If there is anything this recent election has taught us, it is that government can change tax laws at any moment. Property investors were once again under the radar, as labour planned to abolish negative gearing for established properties.
Negative gearing for new properties however, was to remain unchanged to ensure the construction industry remains supported. This was a good idea, since construction contributes to 8% of Australia’s GDP and is the largest non-service related industry, providing millions of jobs and creating housing for our growing population.
For the rest of us investors with portfolios that are heavily reliant on negative gearing, it reminded us that we need to take a look at our property investment strategy. After all, we just don’t know when the abolishment of negative gearing will be back on the political agenda.
Negative gearing is a tax reduction strategy
Although negative gearing has been a feature of property investment since the 1980s (thank you Bob Hawke and Paul Keating), it is essentially a tax reduction strategy and one we have become too reliant on for investing in property.
Negative gearing assumes government tax policy will remaining unchanged. When in reality, it is a controversial political issue and its validity, has been up for discussion since 2016. If any political party were to succeed and rule against negative gearing, a lot of investors would find it difficult to remain in the property market.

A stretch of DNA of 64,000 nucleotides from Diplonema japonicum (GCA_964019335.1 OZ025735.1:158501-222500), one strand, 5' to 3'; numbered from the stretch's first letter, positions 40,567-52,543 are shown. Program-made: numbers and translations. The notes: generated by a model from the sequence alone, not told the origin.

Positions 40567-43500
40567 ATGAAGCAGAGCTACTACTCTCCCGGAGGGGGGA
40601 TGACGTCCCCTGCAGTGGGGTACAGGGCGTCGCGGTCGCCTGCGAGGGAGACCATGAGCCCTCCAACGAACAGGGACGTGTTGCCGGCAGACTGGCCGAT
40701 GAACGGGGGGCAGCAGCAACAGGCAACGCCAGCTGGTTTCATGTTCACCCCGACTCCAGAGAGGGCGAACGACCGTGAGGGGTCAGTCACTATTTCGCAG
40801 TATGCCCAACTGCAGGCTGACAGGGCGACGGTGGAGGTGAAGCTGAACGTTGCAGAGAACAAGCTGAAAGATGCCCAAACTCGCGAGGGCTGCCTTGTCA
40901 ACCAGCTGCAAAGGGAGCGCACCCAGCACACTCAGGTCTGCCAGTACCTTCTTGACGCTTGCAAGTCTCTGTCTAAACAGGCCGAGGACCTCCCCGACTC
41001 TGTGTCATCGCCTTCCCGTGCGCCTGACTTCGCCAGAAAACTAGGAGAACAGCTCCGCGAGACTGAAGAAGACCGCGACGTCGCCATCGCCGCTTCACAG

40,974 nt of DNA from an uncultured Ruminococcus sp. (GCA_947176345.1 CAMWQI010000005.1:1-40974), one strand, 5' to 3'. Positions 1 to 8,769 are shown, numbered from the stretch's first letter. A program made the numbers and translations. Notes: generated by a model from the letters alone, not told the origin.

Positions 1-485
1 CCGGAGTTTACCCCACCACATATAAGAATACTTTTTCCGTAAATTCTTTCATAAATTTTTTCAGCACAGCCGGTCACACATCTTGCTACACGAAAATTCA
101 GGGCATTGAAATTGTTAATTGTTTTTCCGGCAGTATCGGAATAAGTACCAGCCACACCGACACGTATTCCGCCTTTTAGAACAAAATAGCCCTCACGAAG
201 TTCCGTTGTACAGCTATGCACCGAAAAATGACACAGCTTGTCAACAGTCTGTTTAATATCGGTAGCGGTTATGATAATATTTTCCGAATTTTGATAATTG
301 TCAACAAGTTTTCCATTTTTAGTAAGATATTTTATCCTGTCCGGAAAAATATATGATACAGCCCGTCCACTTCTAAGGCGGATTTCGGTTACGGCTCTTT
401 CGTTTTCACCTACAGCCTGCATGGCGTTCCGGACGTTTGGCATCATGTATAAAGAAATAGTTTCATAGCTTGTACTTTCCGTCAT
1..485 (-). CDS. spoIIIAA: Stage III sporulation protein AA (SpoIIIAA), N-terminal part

Since the aim of property investment is to increase wealth, it makes sense for the investor to concentrate of property investment strategies that produce positive cashflow. Negative gearing is definitely one way to do that. But there are many other strategies that a property investor can focus on to achieve this goal.
Alternative property strategies
The 5 most common property investment strategies are long-term buy and hold, renovate and hold, renovate and sell, trading and developing. Each strategy has its associated benefits, risks and tax obligations.
Whilst not one strategy is necessary better than the other, the strategy you choose, very much depends on your personal goals, circumstances and attitude towards risk and reward.
For example, a buy and hold strategy suits an investor with a low risk profile and prefers to hold property long term for the capital gains benefits. Alternatively, a high risk investor will choose to develop, to increase value for a quick sale or hold long-term for higher rental returns.
The importance of portfolio diversity
The most successful investors understand the importance of a balanced portfolio. This means there is a mix of negative cashflow and positive cashflow properties. An over-reliance on negative gearing will throw an investment portfolio into a high risk category, unless there is a financial buffer in place that will offset any negative effects of tax policy changes.
Investors don’t have to avoid negative cashflow properties altogether, simply assess whether your income supports the loss, or other properties in your portfolio can balance the cashflows. When expenses decrease and rent increases, negatively geared properties become positive over the long-term.
At JR Prosperity Partners, we believe property investment is the best way to increase wealth and obtain financial freedom. Let us help you achieve a balanced portfolio to support your property investment goals. Contact us today on (02) 9635 1991 or via email: email@example.com